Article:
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  #1  
Old 17-05-21, 21:02
Hanno Spoelstra's Avatar
Hanno Spoelstra Hanno Spoelstra is offline
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Default “Notes from the field: Ethanol, Vapor Lock and other Gas Woes”

Notes from the field: Ethanol, Vapor Lock and other Gas Woes - Military Trader/Vehicles

https://www.militarytrader.com/mv-10...other-gas-woes
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  #2  
Old 17-05-21, 22:31
Phil Waterman Phil Waterman is offline
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Default Good Read - lots of common sense

Hi Hanno

Thanks for pointing out the article, lots of common sense points raised, the type of thing where you say to yourself "I would have thought of that , eventually".

The key points of course are:
  • Fresh fuel
  • Summer blend fuel
Unfortunately we can't make ethanol fuel go away, and in defense of the gas companies I think it actually has gotten better over the last 15 years. For a while when it was introduced it was killing small engines and older engine right and left. Less so now, or may be it was a Darwinian thing and it just killed off all those engines that could not learn to burn it.

On thing I have noticed with ethanol gas is that it de-rates the out put of my gas generators by 20 to as much as 30 percent this is seen in power out put. The older the gas the worse it gets.

In engines the power loss in CMPs is not as noticeable as the loss in fuel mileage.

Now to the topic of vapor lock particularly with FORD flat heads, vapor lock in high heat when stopping engine was a significant problem. I can remember one fix that was pretty ingenious, add electric fuel pump at the gas tank, then put a pressure regulating valve at the carburetor with a return line to fuel tank. In this way if the fuel was going to boil because the engine compartment was to hot the excess fuel or vapor was taken back to the gas tank and fresh fuel was filling the line.

Cheers Phil
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  #3  
Old 17-05-21, 22:39
rob love rob love is online now
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At least we still have the option of non-ethanol fuel here in Canada. For how long I don't know and we pay pretty dearly for it: up to 30 cents a liter more.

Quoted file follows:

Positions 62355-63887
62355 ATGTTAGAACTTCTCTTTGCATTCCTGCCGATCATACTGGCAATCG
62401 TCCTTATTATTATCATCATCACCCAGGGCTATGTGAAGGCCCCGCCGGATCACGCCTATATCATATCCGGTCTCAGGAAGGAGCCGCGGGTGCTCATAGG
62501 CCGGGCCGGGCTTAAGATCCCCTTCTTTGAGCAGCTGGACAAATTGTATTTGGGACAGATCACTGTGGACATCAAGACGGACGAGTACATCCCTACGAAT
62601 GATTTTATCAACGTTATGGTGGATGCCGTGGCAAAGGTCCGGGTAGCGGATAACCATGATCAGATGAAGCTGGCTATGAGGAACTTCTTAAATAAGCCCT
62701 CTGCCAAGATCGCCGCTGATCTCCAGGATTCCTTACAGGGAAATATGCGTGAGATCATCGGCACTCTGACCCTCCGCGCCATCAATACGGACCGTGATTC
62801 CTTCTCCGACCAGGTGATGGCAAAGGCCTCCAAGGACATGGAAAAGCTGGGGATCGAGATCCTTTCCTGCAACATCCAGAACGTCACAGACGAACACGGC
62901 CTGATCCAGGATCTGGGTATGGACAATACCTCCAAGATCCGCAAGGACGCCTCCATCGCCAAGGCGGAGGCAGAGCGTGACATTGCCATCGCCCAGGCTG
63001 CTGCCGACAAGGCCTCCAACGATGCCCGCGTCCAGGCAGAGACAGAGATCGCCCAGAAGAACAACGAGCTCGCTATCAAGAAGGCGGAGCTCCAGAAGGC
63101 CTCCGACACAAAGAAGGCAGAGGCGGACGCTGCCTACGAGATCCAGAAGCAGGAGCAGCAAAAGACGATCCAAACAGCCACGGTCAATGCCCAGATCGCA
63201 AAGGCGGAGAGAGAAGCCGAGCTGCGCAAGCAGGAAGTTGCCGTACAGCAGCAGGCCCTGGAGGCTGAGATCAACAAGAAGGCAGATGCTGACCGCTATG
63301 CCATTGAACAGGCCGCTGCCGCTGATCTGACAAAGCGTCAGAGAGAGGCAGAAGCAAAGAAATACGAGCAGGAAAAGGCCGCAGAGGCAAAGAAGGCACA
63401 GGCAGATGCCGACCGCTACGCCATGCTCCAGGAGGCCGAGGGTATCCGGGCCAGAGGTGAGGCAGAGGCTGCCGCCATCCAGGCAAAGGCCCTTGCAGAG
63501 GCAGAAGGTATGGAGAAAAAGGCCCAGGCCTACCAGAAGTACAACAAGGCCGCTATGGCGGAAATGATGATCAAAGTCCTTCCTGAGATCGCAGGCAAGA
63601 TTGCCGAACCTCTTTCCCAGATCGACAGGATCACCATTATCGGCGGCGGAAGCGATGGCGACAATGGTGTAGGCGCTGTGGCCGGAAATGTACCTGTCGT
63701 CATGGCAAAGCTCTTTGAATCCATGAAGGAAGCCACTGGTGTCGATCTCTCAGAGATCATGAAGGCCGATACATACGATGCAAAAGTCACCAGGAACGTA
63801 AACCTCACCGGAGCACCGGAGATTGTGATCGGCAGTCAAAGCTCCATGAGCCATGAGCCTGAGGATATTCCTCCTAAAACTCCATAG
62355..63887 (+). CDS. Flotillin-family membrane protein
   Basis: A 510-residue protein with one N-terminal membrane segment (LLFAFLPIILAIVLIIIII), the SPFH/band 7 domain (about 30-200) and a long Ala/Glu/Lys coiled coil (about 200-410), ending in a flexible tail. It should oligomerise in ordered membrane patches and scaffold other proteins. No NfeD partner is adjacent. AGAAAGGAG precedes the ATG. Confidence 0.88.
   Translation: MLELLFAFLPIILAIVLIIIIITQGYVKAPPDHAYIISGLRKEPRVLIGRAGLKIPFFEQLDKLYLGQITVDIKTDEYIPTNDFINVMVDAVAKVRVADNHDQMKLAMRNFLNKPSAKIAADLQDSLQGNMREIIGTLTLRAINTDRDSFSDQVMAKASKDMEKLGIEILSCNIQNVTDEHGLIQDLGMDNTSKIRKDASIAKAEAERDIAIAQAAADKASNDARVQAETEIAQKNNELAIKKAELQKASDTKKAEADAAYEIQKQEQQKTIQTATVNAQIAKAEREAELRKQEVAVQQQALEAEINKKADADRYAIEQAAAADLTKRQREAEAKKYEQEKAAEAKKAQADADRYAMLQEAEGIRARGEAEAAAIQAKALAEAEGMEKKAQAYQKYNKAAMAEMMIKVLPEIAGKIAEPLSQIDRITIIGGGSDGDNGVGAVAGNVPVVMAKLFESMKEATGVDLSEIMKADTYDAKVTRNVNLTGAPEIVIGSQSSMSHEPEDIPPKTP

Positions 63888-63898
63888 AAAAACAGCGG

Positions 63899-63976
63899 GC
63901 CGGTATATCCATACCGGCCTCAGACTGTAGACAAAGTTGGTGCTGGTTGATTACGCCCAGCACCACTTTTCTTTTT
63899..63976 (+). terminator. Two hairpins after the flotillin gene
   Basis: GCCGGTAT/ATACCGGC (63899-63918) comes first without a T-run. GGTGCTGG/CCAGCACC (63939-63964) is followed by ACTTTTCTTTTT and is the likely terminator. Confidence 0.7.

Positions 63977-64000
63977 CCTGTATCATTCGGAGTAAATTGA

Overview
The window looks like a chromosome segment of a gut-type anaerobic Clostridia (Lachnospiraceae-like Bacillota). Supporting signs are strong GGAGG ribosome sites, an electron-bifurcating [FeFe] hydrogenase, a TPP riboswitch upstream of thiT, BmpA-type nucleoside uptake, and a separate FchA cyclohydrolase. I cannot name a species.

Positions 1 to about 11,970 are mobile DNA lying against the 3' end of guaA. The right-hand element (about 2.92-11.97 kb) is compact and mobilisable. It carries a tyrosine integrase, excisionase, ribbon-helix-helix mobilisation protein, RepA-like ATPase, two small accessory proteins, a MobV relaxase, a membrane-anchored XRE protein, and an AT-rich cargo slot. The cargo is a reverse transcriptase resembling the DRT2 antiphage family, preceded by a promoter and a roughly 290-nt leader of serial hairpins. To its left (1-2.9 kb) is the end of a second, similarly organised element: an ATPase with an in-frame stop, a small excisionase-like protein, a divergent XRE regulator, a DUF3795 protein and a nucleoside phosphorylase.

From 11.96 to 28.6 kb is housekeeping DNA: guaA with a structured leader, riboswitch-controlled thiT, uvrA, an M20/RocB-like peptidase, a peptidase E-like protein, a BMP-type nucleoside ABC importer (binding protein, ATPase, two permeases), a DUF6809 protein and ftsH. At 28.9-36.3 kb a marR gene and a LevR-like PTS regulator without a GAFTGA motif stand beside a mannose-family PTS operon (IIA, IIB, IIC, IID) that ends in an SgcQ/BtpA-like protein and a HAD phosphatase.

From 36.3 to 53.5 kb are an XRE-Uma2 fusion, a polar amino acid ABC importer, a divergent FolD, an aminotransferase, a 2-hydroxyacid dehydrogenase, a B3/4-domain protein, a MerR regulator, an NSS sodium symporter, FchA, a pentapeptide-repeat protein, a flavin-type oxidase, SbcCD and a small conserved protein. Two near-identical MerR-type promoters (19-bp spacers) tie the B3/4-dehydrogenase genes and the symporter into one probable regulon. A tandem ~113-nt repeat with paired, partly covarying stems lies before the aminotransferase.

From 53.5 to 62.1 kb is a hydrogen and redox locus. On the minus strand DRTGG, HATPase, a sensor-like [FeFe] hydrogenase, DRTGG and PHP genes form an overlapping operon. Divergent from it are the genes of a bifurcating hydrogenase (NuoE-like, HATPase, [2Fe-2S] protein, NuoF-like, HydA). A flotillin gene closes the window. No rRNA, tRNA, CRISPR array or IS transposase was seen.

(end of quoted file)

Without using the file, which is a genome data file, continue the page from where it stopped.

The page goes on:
Pretty bad when you have to find workarounds in order to use gasoline.
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Old 18-05-21, 21:36
Lynn Eades Lynn Eades is offline
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One common thing I see is the use of copper fuel lines. This transfers heat faster than steel. Most of our vehicles started life with steel lines.
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Old 19-05-21, 04:42
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Splashing some cool water on the ford fuel pump works a charm when the engine starts to sputter from vapour lock. Did this while at speed in a Universal Carrier driving across Holland in 2019.
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Old 06-06-21, 20:14
Ed Landstrom Ed Landstrom is offline
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One trick that some tractor pullers and drag racers use is to pass the fuel through a coil of tubing immersed in a bucket of ice water. Of course, their events only last a few seconds. For all-day use, adding ice gets to be tedious.
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Old 06-06-21, 20:21
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Over 30 years ago when I got my Bedford QL on the road, I wound asbestos cord around the petrol pipe from pump to carb and never suffered any annoyance from vapour locks. The route of the pipe goes from one side of the engine to the other, rising past the top water outlet on the head, so gets a lot of heat.
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Old 07-06-21, 00:58
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Default M151a2

When I had a vapour lock on my '74 Pattern Jeep the tow truck driver asked if it was fuel injected or carb. Pull the air cleaner off, jam something into the carburetor mouth and force more air in. It worked, and I was able to return to the activity with a birthday cake.
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